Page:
(b=a) in the middle is an assignment statement setting
b to the current value of
a with the side effect that its result is (the final value of)
b. When that's multiplied by 0, you get 0, but the assignment has still happened.
The outer bit sets
b plus the result of
(b=a)*0 (which is zero). Because the original
b has already been used to start setting
a before the assignment in the
(b=a) bit, the assignment has no effect on
a. In other words, it's an atomic
a = b; b = a;, swapping the two values.
C# evaluates things in a strict left to right order (unlike C and C++) to avoid a large class of subtle bugs. Note that the compiler can evaluate them in a different order but only if it can determine that it will have no effect (that's not the case here).
The snippet you posted works, but is also hideous and not a good idea, especially when you can just use the far more readable:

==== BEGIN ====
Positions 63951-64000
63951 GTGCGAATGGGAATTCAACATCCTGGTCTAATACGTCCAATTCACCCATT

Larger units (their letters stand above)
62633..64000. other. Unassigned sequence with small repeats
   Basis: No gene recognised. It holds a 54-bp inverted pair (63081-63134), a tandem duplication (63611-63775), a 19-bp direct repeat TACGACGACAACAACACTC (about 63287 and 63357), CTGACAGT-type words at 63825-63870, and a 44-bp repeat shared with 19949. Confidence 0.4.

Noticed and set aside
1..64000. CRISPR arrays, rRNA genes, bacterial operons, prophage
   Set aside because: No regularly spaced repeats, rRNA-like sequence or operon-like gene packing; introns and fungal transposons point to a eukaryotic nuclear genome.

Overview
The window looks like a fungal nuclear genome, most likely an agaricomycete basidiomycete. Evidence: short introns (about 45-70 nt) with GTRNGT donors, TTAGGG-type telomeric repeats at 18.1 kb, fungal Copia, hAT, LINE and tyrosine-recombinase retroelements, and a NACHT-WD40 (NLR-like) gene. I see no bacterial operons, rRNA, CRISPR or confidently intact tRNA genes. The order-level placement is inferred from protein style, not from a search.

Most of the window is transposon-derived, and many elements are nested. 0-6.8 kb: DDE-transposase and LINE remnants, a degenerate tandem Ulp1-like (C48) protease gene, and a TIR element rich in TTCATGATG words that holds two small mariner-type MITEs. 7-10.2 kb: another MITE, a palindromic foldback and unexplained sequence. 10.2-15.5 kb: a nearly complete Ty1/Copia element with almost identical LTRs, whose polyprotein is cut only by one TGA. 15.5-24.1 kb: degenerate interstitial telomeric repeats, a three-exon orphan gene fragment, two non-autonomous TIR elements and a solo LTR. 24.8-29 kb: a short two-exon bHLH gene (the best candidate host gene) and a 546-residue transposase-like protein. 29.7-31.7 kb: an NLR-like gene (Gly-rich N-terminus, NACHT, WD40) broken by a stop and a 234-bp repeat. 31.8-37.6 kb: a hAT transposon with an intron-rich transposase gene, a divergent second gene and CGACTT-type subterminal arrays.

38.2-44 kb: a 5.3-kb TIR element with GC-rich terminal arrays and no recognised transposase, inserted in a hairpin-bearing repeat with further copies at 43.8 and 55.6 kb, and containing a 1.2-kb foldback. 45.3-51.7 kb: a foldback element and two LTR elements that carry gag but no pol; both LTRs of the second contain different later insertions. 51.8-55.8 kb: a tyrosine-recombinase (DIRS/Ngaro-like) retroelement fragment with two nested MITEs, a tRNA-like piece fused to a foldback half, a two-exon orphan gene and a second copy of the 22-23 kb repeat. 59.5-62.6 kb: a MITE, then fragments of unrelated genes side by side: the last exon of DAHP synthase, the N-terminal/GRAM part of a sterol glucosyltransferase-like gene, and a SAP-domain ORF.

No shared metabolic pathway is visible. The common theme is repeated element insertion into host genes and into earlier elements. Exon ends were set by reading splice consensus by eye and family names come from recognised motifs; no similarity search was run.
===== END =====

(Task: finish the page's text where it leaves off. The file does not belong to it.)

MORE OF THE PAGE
int t = a; a = b; b = t;
Tricks like what you see here, and the XOR swap trick, and Duff's device have no place in decent, maintainable code. They're usually a way for coders to show how clever they are but they usually just show how bad they are.
If you ever see something like that in production code, I don't think any jury in the world would convict you for hunting down the perpetrator and beating them to death with the rolled up program listing.
You should write your code as if the next person that has to maintain it is a psychopath who knows where you live - in my case, you'd be half right - I have no idea where you live :-)